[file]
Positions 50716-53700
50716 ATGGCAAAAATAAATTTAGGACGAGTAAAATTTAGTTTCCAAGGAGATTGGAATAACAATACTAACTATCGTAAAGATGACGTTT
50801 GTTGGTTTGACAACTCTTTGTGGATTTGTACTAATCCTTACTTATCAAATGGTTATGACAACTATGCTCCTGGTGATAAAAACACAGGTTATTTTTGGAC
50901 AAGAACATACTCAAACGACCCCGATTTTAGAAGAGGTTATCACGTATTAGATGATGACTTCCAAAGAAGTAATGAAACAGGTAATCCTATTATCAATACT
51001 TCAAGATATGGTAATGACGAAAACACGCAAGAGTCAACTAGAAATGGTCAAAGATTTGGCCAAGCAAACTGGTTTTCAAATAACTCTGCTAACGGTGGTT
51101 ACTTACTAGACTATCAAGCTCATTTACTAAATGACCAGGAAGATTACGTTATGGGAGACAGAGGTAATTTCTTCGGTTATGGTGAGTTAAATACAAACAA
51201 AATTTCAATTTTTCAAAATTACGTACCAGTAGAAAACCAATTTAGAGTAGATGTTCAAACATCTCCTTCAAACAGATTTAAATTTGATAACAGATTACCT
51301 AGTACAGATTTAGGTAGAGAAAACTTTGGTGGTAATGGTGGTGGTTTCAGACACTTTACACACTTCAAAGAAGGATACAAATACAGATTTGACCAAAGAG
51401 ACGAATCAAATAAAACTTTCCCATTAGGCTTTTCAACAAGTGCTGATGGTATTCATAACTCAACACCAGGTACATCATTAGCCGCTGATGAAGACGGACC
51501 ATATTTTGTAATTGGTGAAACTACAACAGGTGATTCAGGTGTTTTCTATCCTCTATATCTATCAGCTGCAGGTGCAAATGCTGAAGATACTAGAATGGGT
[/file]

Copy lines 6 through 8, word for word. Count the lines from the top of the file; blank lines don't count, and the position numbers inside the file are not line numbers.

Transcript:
51101 ACTTACTAGACTATCAAGCTCATTTACTAAATGACCAGGAAGATTACGTTATGGGAGACAGAGGTAATTTCTTCGGTTATGGTGAGTTAAATACAAACAA
51201 AATTTCAATTTTTCAAAATTACGTACCAGTAGAAAACCAATTTAGAGTAGATGTTCAAACATCTCCTTCAAACAGATTTAAATTTGATAACAGATTACCT
51301 AGTACAGATTTAGGTAGAGAAAACTTTGGTGGTAATGGTGGTGGTTTCAGACACTTTACACACTTCAAAGAAGGATACAAATACAGATTTGACCAAAGAG